Can Mindfulness Help Me to Deal with my Anger?
The experience of anger can be a great way of getting in touch with what we truly value and then standing up for ourselves or others. But it can just as easily be a form of self-sabotage where we destroy what is good in a situation or a relationship because we simply can’t deal with the tenderness of the moment. Anger as a result of a perceived insult is often an indication that we are taking ourselves too seriously. However, everyone is entitled to their integrity and so anger can be an appropriate way of setting boundaries with others as long as we are clear-sighted about what we are doing.
When we get angry, our thinking mind tends to go into overdrive. A torrent of thoughts then can create a cascade of feelings which can cloud our ability to think clearly and calmly. In this state of mind there is a high likelihood that we will react unwisely and that others may have to take the brunt of our out-of-control emotions. Training in mindfulness gradually allows us to see this pattern of behaviour for what it is. When we remember to take a mindful pause, grounding the awareness in sensations in the body and consciously breathing, we can self-regulate so that whatever action needs to be taken (if indeed any action needs to be taken), will be appropriate to the situation, respecting other people’s needs and rights. The expression of anger will feel safe both for oneself and anyone to whom the anger is being directed.
Is Expressing Anger Always the Best Option?
There are plenty of times when it is more skilful to not express anger towards others. These include:
- When we sense that we are over-reacting
- When we have an inkling that we are projecting our anger on to someone else
- When it is really about how we are feeling about ourselves
- When the other person is particularly vulnerable, like a young child or someone who is unwell or undergoing a lot of stress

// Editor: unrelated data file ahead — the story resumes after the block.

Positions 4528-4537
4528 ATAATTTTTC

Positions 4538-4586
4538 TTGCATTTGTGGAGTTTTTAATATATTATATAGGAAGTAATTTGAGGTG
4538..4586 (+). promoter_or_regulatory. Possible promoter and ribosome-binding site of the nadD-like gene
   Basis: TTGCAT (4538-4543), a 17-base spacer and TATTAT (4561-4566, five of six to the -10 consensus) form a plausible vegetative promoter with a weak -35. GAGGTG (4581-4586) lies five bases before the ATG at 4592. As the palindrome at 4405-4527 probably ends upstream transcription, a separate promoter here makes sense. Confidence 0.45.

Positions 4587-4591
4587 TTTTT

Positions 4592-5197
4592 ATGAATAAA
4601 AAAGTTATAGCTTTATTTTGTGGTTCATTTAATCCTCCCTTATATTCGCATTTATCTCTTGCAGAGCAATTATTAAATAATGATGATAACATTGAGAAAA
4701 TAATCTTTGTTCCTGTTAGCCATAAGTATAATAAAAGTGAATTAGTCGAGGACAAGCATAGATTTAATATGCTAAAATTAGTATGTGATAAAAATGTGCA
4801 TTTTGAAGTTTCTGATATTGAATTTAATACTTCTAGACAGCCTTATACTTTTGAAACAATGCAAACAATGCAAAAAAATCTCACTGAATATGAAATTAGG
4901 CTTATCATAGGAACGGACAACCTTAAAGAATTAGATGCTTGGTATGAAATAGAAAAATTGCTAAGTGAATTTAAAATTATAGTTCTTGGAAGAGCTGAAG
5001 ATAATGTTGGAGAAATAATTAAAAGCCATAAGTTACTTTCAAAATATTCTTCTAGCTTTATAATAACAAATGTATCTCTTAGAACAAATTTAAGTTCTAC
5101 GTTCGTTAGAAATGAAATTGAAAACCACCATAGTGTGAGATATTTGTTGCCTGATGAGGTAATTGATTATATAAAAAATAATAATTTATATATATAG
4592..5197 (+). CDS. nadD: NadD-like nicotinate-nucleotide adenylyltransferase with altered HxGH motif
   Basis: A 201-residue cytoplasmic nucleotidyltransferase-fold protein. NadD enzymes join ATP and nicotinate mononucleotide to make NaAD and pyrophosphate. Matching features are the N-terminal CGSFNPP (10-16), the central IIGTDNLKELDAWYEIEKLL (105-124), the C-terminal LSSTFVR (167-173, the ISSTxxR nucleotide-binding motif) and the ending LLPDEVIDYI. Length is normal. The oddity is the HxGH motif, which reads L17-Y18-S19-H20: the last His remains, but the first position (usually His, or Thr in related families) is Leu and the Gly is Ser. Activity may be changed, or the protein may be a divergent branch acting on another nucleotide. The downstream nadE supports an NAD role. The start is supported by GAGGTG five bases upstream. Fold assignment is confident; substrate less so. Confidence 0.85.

- When the consequences of expressing our anger would unleash a level of anger from others that would endanger our safety
Repressing and Suppressing Anger
Sometimes, misguided understandings of religious teachings around anger or beliefs we formed about the expression of anger based on parental and other influences, can result in a tendency to repress it. When we repress the anger, we deny that it is even there even though at some level it shows up in the body as tension, increased heart-rate and body temperature etc. The long term consequences of repressed anger can include unexplained depression and sometimes chronic illness.
If we are more in touch with our feelings we may avoid the trap of repressing our anger and instead opt for suppressing it. Here we do acknowledge to ourselves that we are angry but we don’t express it. We may tell everyone that we are fine and carry on smiling. There is a real possibility here that we will indulge in passive aggressive behaviour where the anger leaks out in mixed messages or uncooperative behaviours.
Another danger of holding on to unexpressed anger is that it turns into resentment. Resentment can sour relationships because the unexpressed conflict is hidden and is hard to recognise for what it is. Genuine communication becomes blocked. Over time, the resentment has a caustic effect on the one holding onto it. If we hold resentment it is like slowly feeding ourselves with poison.
Giving Anger Some Space
It would seem then, that expressing anger is the best option. But as we have mentioned in the four cautions above about expressing anger, it is not always the wisest option. The simplistic advice to always express the angry feelings can put us on the same level as an angry two-year-old making unreasonable demands. If you sense that expressing the anger is not the best option at a particular point in time, it is still important to give the anger some space to be experienced. How can we do this?
Mindfulness, despite the common misperception that it is about being calm all the time, can really allow us to work with anger in a safe way. To learn more see my blog.